Most people wake up, check their phones, have their first coffee, read the news, listen to the radio.
Then they start their workday skimming through x emails, chatting with a couple of colleagues, and jumping on their first meeting before they’ve even gotten the first bit of work done.
And by work for the sake of this post, I mean anything where you create something and need to put a little more thought and focus into it — not writing emails or participating in meetings.
By lunchtime, we’re already exhausted, all over the place, and wonder what we actually got done.
And don’t get me wrong, I know that many jobs mainly consist of communication in the form of meetings, emails & messaging.
But if you need to create output, whether it’s preparing a presentation or solving some complicated issue, I would like to suggest another way to approach your workdays, and especially your mornings.
Introverts & dopamine.
Especially as introverts, we often get drained, tired, and overwhelmed easily.
Introverts not only have shown to have more sensitive nervous systems and brains that respond stronger to external stimuli but we’re also known to have a stronger reaction to dopamine.
Which explains why we get over-stimulated quickly and need our quiet time to recharge.
When we first wake up in the mornings, we have a fresh mind, and my goal is to preserve that for as long as possible.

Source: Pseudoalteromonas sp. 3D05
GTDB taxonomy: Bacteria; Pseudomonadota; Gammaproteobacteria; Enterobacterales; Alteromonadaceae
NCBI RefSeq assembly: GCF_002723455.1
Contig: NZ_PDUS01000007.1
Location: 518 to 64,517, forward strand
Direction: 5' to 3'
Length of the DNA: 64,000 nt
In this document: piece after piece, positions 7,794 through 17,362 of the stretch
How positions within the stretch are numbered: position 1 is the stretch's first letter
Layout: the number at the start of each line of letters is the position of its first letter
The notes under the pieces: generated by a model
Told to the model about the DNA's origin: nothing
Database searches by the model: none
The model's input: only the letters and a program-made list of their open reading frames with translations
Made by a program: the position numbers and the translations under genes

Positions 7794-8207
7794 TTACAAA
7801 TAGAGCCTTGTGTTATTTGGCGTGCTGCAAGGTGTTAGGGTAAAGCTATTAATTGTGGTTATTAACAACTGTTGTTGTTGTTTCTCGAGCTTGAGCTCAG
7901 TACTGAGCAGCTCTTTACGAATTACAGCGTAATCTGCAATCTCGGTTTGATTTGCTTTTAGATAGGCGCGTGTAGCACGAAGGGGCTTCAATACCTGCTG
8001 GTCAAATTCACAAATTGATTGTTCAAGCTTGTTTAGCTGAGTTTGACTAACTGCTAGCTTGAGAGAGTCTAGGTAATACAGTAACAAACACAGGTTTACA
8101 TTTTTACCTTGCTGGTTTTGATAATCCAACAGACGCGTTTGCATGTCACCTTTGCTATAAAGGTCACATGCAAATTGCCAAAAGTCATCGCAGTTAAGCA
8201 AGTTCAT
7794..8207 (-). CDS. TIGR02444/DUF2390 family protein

I try not to check my messages or social media until around noon since that’s honestly the one thing that makes or breaks my productivity for the entire day.
I’m not perfect cause these things (phones) are addictive, and it’s not always feasible. But I’m trying.
But if the first thing we see in the morning is that we need to return our mom’s call, think about whether we do have time or want to meet a friend on the weekend and that we have to provide more papers to the tax office, that does a few things to our brain.
- I think you can imagine that it creates a fair bit of stress.
- It gets us to think about things that we probably won’t have time to deal with until much later that day or that week even. So it unnecessarily clouds our brains.
- As we know, all these notifications trigger a dopamine release. So we do get our first hit, which will lead us to get drained quicker, early in the mornings.
A few things I’d recommend doing instead when you wake up, is to do some reading or journaling or doing some morning exercise.
I usually wake up, have a coffee and watch a motivational video on YouTube, which, aside from the weather app, is the only app I use in the mornings.
I’m still experimenting with morning workouts, and especially during lockdown, they do seem to be the way to go for me.
After my workout and showering, I do some quick journaling and I’m set for the day.
Our workdays are often scattered with meetings, leaving us 15 or 30-minute slots in-between to get actual work done. This is why most people end up working during the evenings or on the weekends. It’s nearly impossible to think, focus and get work done when your days are full of interruptions.